Ever been on a trip but just can’t seem to relax because you more extroverted travel companions won’t give you a break? Don’t worry, you’re not alone. Us introverts need alone-time on a trip as much as any other time, maybe more. However, depending on who and how many people we travel with, this can be hard.
It doesn’t even have to be that you’re companions are extroverts. Though that might make it worse. It’s enough that they are always around you. Sharing a room, going sightseeing together, and basically being in the same place 24/7. No wonder it can quickly get too much for introverts, who after all are already more likely to struggle with the overwhelm that new places can bring.
If that’s you, don’t fret. There’s no need to cancel the trip. All you need to do is find ways to grant yourself time alone and get the breaks you need. How you can do that even with travel companions and while having a full schedule of sightseeing ahead of you, is what you will learn in this post.
Take advantage of drives
If you need to go anywhere by car, bus or train, chances are even the most extroverted travel companions will not spend the entire time talking. Especially not if it’s a long drive. Therefore, these are perfect opportunities for some alone-time on your trip, even if it’s more mentally than physically.
You could read a book or put on some music. Admittedly, this is easier if you’re travelling alone. Still, even if you don’t want to put on headphones out of respect of your travel companions, just looking out the window and enjoying the views can do wonders for your energy levels.
If you’re going by car, another good tip is to use the seating arrangement to your advantage. Say there’s three of you. You can volunteer to take the back seat. This makes it much easier to just not join into a conversation the people in the front are having but letting your thoughts wander instead.
When I recently went to Bavaria with two friends, I sat in the back on our way home. In this case, it wasn’t out of design, we simply took turns switching seats and this was my turn to sit in the back. But it meant I had a lot of opportunity to day-dream. Sure, I chatted with the others some of the time. But I also spend a lot of time in my head. I find it incredibly peaceful to just sit there and watch the landscape go by.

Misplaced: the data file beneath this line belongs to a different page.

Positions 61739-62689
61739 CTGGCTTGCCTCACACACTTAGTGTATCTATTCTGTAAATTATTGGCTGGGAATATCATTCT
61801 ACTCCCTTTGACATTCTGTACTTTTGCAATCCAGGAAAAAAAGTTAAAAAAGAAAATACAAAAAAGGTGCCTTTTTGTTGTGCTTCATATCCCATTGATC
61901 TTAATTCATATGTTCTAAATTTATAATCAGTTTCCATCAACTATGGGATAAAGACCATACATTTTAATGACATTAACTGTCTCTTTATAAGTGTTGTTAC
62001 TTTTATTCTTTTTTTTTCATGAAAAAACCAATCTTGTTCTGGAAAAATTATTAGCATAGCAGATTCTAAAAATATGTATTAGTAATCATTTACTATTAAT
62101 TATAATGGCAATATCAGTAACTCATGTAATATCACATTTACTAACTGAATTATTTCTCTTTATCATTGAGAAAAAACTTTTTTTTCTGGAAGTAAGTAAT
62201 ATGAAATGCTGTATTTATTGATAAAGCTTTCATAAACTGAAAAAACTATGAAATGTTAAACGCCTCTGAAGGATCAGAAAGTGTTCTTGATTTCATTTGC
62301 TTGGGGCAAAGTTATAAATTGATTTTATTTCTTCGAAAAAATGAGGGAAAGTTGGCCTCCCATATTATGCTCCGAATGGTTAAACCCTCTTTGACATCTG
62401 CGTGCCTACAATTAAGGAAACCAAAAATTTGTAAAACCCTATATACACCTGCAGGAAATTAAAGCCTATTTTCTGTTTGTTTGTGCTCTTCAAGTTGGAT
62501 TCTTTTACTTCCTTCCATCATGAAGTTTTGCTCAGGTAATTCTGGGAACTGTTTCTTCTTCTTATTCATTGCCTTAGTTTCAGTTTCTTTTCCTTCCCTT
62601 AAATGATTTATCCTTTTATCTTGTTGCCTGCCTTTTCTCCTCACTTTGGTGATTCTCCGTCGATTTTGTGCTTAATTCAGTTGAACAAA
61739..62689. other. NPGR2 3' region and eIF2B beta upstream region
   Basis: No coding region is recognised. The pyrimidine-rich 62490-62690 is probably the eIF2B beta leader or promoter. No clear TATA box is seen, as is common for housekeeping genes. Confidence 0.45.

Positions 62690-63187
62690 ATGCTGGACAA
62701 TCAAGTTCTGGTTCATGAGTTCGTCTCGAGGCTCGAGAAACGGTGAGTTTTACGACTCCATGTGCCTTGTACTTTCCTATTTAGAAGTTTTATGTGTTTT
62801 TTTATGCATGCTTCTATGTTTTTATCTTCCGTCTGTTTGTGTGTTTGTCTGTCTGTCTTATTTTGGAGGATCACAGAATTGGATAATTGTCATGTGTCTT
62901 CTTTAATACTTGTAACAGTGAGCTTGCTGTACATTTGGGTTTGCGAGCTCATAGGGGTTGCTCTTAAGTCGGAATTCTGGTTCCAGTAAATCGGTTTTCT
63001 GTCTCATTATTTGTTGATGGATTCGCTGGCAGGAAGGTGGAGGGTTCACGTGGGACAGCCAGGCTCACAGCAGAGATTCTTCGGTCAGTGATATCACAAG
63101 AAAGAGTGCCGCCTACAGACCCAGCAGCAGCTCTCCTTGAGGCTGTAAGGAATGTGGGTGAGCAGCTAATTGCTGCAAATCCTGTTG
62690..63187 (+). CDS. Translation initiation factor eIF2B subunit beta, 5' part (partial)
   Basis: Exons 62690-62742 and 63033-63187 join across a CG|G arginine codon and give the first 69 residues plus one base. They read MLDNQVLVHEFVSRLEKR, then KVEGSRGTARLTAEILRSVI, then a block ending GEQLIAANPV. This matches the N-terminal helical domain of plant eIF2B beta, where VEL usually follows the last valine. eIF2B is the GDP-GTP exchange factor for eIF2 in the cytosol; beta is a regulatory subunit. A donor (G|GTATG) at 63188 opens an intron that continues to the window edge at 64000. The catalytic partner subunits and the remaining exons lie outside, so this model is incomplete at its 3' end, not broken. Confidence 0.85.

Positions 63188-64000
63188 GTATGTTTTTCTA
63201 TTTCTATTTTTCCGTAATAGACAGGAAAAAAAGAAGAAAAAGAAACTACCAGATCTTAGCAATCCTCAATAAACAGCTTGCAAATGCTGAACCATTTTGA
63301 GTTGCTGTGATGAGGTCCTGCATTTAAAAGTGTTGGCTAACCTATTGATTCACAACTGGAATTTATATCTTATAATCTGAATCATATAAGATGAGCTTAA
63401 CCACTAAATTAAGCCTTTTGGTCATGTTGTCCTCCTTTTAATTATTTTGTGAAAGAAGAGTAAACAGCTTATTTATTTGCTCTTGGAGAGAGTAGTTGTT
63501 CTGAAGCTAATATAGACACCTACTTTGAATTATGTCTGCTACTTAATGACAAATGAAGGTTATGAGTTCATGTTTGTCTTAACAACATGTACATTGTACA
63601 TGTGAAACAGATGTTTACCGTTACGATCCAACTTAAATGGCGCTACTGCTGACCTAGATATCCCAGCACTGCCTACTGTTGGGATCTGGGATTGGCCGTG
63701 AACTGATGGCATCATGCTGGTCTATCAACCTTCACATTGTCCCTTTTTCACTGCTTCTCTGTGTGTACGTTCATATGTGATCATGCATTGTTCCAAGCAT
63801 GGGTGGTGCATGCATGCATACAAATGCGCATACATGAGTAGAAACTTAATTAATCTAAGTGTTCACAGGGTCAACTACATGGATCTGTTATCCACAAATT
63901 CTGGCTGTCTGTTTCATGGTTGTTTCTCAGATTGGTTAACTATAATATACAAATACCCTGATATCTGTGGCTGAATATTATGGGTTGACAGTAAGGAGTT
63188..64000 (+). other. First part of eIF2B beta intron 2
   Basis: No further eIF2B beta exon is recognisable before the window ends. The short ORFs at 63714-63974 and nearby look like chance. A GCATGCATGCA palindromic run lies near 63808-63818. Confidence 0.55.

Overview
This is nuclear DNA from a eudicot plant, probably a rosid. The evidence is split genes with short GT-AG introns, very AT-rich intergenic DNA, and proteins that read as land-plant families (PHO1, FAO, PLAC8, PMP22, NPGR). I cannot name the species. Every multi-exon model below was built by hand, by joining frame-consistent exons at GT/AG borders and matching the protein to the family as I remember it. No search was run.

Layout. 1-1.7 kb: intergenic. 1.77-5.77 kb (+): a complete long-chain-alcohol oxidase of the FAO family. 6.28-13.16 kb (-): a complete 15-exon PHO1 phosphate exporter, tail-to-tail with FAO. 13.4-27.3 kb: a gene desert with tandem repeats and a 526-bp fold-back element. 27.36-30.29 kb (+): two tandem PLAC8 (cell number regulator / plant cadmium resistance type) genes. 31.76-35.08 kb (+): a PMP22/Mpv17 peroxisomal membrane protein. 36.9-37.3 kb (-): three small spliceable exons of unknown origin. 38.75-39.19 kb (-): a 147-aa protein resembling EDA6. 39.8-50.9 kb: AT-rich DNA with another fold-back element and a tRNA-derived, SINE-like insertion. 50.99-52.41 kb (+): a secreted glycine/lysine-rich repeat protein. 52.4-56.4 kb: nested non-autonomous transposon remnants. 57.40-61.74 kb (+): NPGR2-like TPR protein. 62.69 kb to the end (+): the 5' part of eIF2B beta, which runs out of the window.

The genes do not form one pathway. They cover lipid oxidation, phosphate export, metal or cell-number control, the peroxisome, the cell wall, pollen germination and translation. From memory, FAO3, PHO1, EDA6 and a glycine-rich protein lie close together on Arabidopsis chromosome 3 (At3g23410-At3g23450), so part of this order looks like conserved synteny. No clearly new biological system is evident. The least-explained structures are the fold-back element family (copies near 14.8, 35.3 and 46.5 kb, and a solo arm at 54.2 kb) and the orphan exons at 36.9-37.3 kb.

If you happen to be four people in the car (or train or bus), you may not be able to sit alone. But you can still make this strategy work by choosing to sit with the person least likely to be talking too much.
Go for walks – alone or with others
Walking is one of the best ways to let your mind wander. Whether it’s an actual hike or just a ten-minutes stroll to the next attraction, walking has something freeing and relaxing.
That is true even when walking with others. While this may not exactly be alone-time in a physical sense, it can still help give your mind a rest. Like with driving, chances are that at least some parts of the walk will happen in silence. Enjoy this as much as you can.
For example, you can suggest going on foot rather than jumping on a bus to get to the next spot. Or to just wander around the city a little, as this has the added advantage of showing you places you might otherwise have missed.
Get a free evening
If you really need a rest, try staying in one evening. This works particularly well if you’re travel companions like going out. As an introvert, chances are that bars are not your favourite places anyway. So don’t be shy about excusing yourself and enjoy a quiet evening alone in your hotel room.
By the way, this doesn’t mean that you should never go out with the others. It’s just about keeping things in moderation and managing your needs. You could go with them every other night. Or join them for a while and then excuse yourself to head home earlier. This way, you get to enjoy their company but still have time off to yourself.